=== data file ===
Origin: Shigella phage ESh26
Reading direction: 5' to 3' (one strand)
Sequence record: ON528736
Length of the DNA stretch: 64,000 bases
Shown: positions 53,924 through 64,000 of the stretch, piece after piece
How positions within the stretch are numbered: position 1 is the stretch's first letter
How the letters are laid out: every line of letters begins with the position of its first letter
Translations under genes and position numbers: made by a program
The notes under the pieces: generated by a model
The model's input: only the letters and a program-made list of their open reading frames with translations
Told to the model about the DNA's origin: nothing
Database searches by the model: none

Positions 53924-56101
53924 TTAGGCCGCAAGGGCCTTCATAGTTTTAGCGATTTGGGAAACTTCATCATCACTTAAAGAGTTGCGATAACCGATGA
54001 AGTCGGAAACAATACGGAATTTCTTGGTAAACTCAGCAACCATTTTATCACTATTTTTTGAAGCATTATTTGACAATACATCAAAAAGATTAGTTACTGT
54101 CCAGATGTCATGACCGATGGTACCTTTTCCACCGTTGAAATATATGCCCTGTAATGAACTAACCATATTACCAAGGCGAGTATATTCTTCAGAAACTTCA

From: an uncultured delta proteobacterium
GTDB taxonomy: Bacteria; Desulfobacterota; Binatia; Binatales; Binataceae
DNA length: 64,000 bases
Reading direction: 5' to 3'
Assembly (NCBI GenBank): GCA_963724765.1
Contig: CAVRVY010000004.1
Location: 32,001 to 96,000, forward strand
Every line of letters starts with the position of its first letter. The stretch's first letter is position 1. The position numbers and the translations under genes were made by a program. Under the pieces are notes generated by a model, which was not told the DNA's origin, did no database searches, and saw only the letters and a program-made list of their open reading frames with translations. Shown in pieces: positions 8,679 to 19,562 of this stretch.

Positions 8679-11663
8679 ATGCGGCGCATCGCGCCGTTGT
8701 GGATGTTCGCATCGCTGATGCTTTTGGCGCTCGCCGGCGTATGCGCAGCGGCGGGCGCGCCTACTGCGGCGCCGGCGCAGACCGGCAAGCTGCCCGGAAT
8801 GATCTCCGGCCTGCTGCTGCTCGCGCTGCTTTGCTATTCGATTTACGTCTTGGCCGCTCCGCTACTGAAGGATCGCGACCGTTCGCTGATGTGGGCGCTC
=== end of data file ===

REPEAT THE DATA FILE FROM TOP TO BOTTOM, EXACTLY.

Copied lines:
Origin: Shigella phage ESh26
Reading direction: 5' to 3' (one strand)
Sequence record: ON528736
Length of the DNA stretch: 64,000 bases
Shown: positions 53,924 through 64,000 of the stretch, piece after piece
How positions within the stretch are numbered: position 1 is the stretch's first letter
How the letters are laid out: every line of letters begins with the position of its first letter
Translations under genes and position numbers: made by a program
The notes under the pieces: generated by a model
The model's input: only the letters and a program-made list of their open reading frames with translations
Told to the model about the DNA's origin: nothing
Database searches by the model: none

Positions 53924-56101
53924 TTAGGCCGCAAGGGCCTTCATAGTTTTAGCGATTTGGGAAACTTCATCATCACTTAAAGAGTTGCGATAACCGATGA
54001 AGTCGGAAACAATACGGAATTTCTTGGTAAACTCAGCAACCATTTTATCACTATTTTTTGAAGCATTATTTGACAATACATCAAAAAGATTAGTTACTGT
54101 CCAGATGTCATGACCGATGGTACCTTTTCCACCGTTGAAATATATGCCCTGTAATGAACTAACCATATTACCAAGGCGAGTATATTCTTCAGAAACTTCA

From: an uncultured delta proteobacterium
GTDB taxonomy: Bacteria; Desulfobacterota; Binatia; Binatales; Binataceae
DNA length: 64,000 bases
Reading direction: 5' to 3'
Assembly (NCBI GenBank): GCA_963724765.1
Contig: CAVRVY010000004.1
Location: 32,001 to 96,000, forward strand
Every line of letters starts with the position of its first letter. The stretch's first letter is position 1. The position numbers and the translations under genes were made by a program. Under the pieces are notes generated by a model, which was not told the DNA's origin, did no database searches, and saw only the letters and a program-made list of their open reading frames with translations. Shown in pieces: positions 8,679 to 19,562 of this stretch.

Positions 8679-11663
8679 ATGCGGCGCATCGCGCCGTTGT
8701 GGATGTTCGCATCGCTGATGCTTTTGGCGCTCGCCGGCGTATGCGCAGCGGCGGGCGCGCCTACTGCGGCGCCGGCGCAGACCGGCAAGCTGCCCGGAAT
8801 GATCTCCGGCCTGCTGCTGCTCGCGCTGCTTTGCTATTCGATTTACGTCTTGGCCGCTCCGCTACTGAAGGATCGCGACCGTTCGCTGATGTGGGCGCTC